Microservices architectures are a modular distributed system that requires you to connect multiple different modules, each running a different process and connected to a discrete database. Not only is this a complex system comprising different independent modules and databases, the connections have to be planned and executed carefully, so the application runs smoothly

API Control

Microservices communicate via API, which need to be consistent. So while changes can be easily made to a micro service, if the API is changed it will affect every application using that micro service. Since any single application comprised multiple microservices and their attendant APIs, interface control is of primary importance.


Microservices increase costs as they need sufficient hosting infra plus security, support and expert developers who can manage the services. Organizations running monolithic architectures will need to invest up front in this new infrastructure and resources before they can move to microservices.

Finding the Best-Fit Architecture for Your Needs

Choosing the best architecture depends a lot on your organization’s own structure, size, and objectives. Read on to understand which approach will best meet your requirements.

Consider choosing monolithic architectures, if:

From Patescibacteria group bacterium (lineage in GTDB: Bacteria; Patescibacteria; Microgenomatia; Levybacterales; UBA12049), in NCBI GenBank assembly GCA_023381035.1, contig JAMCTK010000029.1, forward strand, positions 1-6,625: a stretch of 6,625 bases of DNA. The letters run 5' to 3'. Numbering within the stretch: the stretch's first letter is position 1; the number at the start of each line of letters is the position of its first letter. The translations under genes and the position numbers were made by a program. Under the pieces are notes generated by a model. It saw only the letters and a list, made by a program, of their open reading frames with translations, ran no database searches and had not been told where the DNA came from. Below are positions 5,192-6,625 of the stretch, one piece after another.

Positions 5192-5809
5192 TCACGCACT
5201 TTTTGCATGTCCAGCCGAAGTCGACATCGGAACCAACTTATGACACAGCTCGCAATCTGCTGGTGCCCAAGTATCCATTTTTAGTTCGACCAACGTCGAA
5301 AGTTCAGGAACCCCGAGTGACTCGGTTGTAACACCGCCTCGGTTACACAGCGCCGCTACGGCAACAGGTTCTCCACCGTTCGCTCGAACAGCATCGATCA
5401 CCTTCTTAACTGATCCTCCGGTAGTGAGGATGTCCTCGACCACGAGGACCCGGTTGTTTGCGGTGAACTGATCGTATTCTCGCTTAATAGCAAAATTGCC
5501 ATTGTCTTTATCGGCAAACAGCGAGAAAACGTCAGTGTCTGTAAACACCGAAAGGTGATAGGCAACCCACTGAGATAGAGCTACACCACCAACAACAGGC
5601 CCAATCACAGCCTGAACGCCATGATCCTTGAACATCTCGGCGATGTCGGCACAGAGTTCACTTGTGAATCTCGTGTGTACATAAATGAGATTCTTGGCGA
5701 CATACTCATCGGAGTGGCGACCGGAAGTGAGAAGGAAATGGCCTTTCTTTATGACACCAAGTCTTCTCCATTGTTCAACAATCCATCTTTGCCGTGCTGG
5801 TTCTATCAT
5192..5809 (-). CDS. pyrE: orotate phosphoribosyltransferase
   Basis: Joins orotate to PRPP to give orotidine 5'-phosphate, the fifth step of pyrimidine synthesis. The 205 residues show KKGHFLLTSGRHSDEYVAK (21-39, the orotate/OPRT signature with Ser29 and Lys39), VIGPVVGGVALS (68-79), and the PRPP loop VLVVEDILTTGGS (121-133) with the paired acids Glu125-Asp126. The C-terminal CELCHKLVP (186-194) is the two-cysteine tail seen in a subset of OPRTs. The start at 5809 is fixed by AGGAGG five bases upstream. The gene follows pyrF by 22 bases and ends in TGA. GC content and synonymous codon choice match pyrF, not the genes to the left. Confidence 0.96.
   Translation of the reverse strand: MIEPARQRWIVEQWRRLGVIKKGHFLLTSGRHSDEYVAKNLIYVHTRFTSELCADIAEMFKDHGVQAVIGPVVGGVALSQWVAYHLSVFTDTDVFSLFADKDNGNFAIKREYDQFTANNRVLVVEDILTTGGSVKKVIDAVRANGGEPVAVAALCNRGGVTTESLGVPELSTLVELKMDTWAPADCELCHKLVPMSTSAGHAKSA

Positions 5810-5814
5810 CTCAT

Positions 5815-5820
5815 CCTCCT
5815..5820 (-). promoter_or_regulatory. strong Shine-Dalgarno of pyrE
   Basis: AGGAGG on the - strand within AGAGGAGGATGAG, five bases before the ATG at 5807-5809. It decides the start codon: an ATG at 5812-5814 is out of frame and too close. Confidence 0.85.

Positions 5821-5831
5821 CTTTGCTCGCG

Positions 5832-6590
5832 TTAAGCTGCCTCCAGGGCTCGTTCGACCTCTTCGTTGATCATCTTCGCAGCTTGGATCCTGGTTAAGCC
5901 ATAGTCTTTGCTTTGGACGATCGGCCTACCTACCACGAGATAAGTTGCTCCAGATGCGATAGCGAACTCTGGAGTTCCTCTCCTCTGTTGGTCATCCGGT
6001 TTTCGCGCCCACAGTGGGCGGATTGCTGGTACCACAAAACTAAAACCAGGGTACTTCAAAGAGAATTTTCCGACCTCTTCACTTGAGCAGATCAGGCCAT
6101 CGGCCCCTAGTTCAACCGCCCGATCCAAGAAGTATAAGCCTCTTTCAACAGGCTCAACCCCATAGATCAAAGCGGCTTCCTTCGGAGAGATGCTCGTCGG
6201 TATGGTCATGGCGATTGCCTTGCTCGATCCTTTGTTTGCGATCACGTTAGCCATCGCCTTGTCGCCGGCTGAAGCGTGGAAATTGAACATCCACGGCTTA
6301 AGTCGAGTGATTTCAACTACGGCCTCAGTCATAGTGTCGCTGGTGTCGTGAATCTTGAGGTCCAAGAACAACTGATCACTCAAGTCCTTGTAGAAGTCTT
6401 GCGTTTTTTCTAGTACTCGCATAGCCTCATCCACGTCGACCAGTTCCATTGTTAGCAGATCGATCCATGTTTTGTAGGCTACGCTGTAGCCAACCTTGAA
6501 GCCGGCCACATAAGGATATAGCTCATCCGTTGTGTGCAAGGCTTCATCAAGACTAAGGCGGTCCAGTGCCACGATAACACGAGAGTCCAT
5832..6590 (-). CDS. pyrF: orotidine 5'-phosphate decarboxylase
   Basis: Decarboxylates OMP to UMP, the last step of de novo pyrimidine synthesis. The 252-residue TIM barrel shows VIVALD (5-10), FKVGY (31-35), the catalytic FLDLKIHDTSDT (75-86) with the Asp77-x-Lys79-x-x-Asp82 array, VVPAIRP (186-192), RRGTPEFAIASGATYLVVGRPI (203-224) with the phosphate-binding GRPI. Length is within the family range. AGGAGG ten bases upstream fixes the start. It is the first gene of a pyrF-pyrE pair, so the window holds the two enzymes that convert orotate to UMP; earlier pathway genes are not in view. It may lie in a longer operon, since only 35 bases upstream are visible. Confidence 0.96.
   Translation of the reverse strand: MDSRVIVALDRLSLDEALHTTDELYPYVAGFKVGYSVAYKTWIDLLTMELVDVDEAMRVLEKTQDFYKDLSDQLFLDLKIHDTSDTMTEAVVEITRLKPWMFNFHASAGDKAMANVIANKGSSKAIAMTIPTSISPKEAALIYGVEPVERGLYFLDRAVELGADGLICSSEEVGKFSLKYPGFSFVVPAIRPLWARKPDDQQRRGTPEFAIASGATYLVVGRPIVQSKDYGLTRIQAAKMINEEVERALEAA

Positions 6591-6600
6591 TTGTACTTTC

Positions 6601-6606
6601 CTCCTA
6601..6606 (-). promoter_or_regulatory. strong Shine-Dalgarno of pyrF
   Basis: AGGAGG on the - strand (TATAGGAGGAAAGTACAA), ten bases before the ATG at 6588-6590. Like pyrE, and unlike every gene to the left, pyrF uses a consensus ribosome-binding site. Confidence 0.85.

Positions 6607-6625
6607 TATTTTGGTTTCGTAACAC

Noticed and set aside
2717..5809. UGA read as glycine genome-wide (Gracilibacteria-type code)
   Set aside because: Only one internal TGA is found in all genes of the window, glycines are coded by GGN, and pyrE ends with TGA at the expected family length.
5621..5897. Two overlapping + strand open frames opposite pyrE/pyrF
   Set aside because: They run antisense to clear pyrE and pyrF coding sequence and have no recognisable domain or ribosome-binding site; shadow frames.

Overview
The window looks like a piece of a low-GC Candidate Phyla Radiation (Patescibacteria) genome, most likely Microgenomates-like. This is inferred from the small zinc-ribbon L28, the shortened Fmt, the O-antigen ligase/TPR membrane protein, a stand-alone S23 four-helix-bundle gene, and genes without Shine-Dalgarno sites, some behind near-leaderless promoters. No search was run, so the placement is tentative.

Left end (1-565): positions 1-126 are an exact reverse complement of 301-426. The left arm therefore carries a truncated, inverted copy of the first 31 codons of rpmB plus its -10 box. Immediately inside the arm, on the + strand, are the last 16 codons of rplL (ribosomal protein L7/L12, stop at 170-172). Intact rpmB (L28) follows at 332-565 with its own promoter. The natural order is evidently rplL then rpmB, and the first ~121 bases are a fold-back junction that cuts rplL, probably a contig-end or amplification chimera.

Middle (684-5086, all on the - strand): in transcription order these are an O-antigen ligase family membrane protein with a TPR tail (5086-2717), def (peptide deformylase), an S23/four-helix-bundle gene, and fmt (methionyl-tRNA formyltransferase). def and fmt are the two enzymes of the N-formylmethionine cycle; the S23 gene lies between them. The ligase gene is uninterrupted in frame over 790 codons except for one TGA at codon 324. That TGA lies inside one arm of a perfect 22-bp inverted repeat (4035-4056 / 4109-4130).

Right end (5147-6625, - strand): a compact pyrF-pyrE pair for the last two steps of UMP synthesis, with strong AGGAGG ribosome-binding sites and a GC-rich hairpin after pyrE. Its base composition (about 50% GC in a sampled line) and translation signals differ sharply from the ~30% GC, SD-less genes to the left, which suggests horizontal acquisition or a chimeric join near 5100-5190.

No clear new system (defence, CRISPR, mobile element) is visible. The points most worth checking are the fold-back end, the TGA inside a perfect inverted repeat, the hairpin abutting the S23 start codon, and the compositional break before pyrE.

• You have a small team, with fewer business needs
    • You’re working on a small application that doesn’t call for high scalability, or  flexibility
  • Have limited access to technical expertise
  • Need to launch your application quickly (proof of concept)

Consider going with a microservices architecture, if:

  • Your team has the extensive skill and knowledge base to build and maintain a microservice application—this includes DevOps & Containers expertise too.
  • You’re building a large application with many moving parts. The modular nature of microservices will allow easy scalability, and make it relatively easy to make changes/add new functionalities as and when needed
  • Your application has a growing user base and multiple development teams may be required to work simultaneously on different services.

There is a huge and growing shift to microservices architecture, but it is important to take your organization’s requirements into account before making a decision. If you need help making a decision, Teleglobal’s experts can help. Get in touch with us today.